The sun, a red wheel, was sinking slowly in the west. Besides being spectacularly beautiful, the early-summer sunset was exceedingly soft and gentle: black mulberry leaves turned as red as roses; pristine white acacia petals shed an enshrouding pale-green aura. Mild evening breezes made both the mulberry leaves and the acacia petals dance and whirl, filling the woods with a soft rustle.
O, the mulberry-tree is of trees the queen!Bare long after the rest are green;But as the time steals onwards, while none perceivesSlowly she clothes herself with leaves--Hides her fruit under them, hard to find.. . . .But by and by, when the flowers grow fewAnd the fruits are dwindling and small to view--Out she comes in her matron graceWith the purple myriads of her race;Full of plenty from root to crown,Showering plenty her feet adown.While far over head hang gorgeouslyLarge luscious berries of sanguine dye,For the best grows highest, always highest,Upon the mulberry-tree.
Dinah Maria Murlock Craik
It would be autumn, and our fathers would be out threshing in the fields. We would walk through the mulberry groves, past the big loquat tree and the old lotus pond, where we used to catch tadpoles in the spring. Our dogs would come running up to us. Our neighbours would wave. Our mothers would be sitting by the well with their sleeves tied up, washing the evening's rice. And when they saw us they would just stand up and stare. "Little girl, " they would say to us, "where in the world have you been?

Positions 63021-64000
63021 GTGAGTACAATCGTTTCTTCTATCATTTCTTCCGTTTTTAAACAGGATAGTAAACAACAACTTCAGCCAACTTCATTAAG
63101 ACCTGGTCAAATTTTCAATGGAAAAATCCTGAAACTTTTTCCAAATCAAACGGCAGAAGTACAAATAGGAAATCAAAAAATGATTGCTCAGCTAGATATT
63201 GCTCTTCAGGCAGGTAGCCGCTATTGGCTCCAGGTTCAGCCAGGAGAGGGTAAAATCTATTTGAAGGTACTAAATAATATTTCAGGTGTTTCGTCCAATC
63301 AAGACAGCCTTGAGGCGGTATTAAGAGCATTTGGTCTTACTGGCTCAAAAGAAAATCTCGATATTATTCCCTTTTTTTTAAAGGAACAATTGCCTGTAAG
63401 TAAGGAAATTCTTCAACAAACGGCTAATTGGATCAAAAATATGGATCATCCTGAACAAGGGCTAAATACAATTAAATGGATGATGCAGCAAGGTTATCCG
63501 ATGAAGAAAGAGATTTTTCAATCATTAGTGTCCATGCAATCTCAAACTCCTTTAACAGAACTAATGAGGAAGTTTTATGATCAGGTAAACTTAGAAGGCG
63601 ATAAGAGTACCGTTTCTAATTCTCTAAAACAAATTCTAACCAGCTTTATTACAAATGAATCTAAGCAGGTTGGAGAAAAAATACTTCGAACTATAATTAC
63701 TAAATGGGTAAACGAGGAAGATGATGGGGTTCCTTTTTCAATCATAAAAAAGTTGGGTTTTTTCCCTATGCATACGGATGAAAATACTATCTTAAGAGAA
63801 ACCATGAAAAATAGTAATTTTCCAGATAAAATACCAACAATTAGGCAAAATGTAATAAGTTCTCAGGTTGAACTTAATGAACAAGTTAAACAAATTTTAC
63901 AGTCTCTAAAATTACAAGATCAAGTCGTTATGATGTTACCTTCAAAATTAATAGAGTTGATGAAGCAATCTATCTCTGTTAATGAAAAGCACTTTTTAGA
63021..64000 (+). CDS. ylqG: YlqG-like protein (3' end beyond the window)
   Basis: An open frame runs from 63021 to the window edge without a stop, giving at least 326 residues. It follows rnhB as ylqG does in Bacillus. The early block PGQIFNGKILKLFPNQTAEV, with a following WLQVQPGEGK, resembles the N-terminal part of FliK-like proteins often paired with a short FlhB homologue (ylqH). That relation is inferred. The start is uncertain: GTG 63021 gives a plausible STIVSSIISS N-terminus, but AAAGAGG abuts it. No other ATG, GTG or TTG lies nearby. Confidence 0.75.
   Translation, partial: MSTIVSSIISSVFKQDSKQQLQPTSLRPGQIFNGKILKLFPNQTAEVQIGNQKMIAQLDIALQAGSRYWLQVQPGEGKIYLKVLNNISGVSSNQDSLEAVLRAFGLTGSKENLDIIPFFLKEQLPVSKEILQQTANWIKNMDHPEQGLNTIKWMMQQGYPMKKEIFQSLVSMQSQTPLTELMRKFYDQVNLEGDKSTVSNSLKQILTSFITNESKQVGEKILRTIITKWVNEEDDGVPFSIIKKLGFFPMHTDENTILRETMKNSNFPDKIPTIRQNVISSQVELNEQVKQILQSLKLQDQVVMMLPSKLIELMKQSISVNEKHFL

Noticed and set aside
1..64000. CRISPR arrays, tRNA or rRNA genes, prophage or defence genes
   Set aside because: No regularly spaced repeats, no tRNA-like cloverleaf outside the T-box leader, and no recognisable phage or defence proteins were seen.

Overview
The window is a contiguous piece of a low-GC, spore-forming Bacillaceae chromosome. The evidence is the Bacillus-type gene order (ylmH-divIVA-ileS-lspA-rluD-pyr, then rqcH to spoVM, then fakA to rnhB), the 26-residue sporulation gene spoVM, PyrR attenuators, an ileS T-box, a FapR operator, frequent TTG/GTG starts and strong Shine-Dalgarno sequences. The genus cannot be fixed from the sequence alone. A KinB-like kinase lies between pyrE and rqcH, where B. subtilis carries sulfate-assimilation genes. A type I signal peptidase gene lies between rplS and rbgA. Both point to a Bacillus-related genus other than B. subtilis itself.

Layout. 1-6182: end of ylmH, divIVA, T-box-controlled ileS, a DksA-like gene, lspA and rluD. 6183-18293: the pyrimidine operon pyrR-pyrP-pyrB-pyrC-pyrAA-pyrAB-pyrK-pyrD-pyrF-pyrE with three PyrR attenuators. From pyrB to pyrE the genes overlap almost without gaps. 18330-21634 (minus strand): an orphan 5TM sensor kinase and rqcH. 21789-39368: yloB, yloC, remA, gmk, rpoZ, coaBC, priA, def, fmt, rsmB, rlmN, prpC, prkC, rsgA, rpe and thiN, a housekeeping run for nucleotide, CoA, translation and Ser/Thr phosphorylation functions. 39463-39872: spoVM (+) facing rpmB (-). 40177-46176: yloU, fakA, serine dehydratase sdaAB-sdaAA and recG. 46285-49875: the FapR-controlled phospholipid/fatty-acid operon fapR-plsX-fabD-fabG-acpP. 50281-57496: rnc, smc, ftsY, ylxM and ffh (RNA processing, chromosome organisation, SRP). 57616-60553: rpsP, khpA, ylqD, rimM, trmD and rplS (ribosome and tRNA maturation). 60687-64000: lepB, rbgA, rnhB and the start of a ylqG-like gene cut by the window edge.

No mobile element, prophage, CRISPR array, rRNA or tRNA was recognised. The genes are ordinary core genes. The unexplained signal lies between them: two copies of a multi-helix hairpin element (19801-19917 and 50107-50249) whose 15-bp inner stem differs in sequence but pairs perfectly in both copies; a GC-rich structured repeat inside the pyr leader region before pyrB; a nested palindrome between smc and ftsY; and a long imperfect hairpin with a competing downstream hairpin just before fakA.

It was difficult to see the exact nature of his expression as, in addition to the ubiquitous mustache, the clockmaker also wore a golden-brown beard of such epic proportions as might dwarf a mulberry bush. It was as though his mustache had become overly enthusiastic and, seized with the spirit of adventure, set out to conquer the southern reaches of his face in a take-no-prisoners kind of way.
Capture of Nanking Rain and a windstorm rage blue and yellow over Chung the bell mountain as a million peerless troops cross the Great River. The peak is a coiled dragon, the city a crouching tiger more dazzling than before. The sky is spinning and the earth upside down. We are elated yet we must use our courage to chase the hopeless enemy. We must not stoop to fame like the overlord Hsiang Yu. If heaven has feeling it will grow old and watch our seas turn into mulberry fields.
Good morning, Eeyore," said Pooh. "Good morning, Pooh Bear," said Eeyore gloomily. "If it is a good morning, which I doubt," said he. "Why, what's the matter?" "Nothing, Pooh Bear, nothing. We can't all, and some of us don't. That's all there is to it." "Can't all what?" said Pooh, rubbing his nose. "Gaiety. Song-and-dance. Here we go round the mulberry bush.
A. A. Milne
Good morning, Eeyore, " said Pooh. "Good morning, Pooh Bear, " said Eeyore gloomily. "If it is a good morning, which I doubt, " said he. "Why, what's the matter?" "Nothing, Pooh Bear, nothing. We can't all, and some of us don't. That's all there is to it." "Can't all what?" said Pooh, rubbing his nose. "Gaiety. Song-and-dance. Here we go round the mulberry bush.